BMW calls its second generation of direct fuel injection "High Precision Fuel Injection." The system uses extremely high fuel pressure boosted by a crankshaft-driven mechanical fuel pump. Pressure comes out of the main fuel pump at 5 bar (72.52 psi), and out of the mechanical pump at a whopping 200 bar (2,900.76 psi). The pump supplies piezoelectric fuel injectors pressed into the top of the cylinder head, aimed squarely at a pocket in the tops of the pistons. Right next to it is a four-electrode high-energy spark plug. The benefit is complete combustion, which allows BMW to run a very high compression ratio for a turbocharged engine (10.2:1), lower emissions and improve fuel economy.
BMW's double VANOS system provides variable camshaft control over a huge range, allowing the intake and exhaust cam timing to be optimized for the driving conditions. Cam timing is retarded at low engine speeds for smooth running, and advanced at high engine speeds for more power.
A small turbocharger for each bank of three cylinders yields low inertia momentum, with the blowers responding instantly to the smallest throttle opening. This means no turbo lag. The turbines themselves are high-heat-resistant special steel able to handle temperatures up to 1,900 degrees F. According to BMW, there is no need for coolant or enhanced fuel supply. (We'll see about that!)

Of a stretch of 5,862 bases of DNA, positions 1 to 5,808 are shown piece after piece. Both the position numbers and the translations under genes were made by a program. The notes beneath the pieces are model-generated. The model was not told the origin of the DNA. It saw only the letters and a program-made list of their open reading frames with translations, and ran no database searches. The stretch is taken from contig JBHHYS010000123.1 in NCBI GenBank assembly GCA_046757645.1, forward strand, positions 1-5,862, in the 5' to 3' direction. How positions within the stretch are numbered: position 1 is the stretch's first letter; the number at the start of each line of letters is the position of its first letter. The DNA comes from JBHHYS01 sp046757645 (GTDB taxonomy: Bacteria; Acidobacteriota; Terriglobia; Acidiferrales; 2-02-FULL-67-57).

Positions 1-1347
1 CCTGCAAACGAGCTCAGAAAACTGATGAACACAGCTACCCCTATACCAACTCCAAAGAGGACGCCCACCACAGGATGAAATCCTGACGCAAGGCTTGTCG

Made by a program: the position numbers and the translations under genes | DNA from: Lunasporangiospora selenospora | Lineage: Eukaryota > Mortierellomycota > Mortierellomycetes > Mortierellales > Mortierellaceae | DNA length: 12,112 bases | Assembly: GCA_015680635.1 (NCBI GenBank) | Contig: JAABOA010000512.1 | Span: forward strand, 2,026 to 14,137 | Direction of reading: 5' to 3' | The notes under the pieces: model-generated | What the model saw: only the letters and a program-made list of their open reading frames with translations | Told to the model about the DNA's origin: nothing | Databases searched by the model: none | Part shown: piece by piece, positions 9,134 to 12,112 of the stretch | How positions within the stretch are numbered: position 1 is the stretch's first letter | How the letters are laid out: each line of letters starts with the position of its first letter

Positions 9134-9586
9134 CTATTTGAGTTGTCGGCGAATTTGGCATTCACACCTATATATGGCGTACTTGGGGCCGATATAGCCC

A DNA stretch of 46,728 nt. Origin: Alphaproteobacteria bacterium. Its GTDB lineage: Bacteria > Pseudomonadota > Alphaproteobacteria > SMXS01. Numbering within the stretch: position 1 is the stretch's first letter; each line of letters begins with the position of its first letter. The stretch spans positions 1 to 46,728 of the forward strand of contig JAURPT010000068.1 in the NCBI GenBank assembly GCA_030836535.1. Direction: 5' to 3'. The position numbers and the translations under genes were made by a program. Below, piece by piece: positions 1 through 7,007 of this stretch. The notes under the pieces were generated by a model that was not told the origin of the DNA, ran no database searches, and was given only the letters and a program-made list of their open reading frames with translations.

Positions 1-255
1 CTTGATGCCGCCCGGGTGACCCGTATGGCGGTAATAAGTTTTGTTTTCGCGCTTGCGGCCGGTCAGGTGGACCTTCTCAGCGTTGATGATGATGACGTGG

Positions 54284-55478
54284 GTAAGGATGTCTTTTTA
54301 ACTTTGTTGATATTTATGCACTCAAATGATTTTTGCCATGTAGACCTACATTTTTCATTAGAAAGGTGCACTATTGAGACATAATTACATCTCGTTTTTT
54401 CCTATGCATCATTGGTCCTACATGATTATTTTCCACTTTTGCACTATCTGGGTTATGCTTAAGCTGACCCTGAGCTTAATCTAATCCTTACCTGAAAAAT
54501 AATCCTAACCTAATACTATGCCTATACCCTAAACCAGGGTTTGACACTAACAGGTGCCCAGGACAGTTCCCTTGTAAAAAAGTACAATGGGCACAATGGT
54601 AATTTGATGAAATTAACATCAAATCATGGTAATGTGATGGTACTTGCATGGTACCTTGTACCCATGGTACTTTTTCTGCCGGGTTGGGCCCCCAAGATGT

When I first saw the N54 engine at BMW Innovation Day in Munich in April 2006, I thought of the first time I saw Katie Holmes on television, the sole legitimate reason to tune in Dawson's Creek. The "what ifs" were obvious. Looking at the N54 for the first time that day in Munich, I just couldn't help but wonder what it would be like with... bigger turbos, of course. Or even just dialed-up boost. Once you've got an engine already wearing forced induction, it's a lot less difficult to extract more power. What you're looking at here is the probably the premier BMW tuning platform for the current, and perhaps next, generation of cars.
We can't wait to see what Dinan is going to do with this engine. Our guess is more airflow through the engine with a cold-air intake, revised VANOS, boost and engine management protocols, a free-flow exhaust system, and a pair of Jennifer Love Hewett-sized turbos. Our guess is... 400 bhp.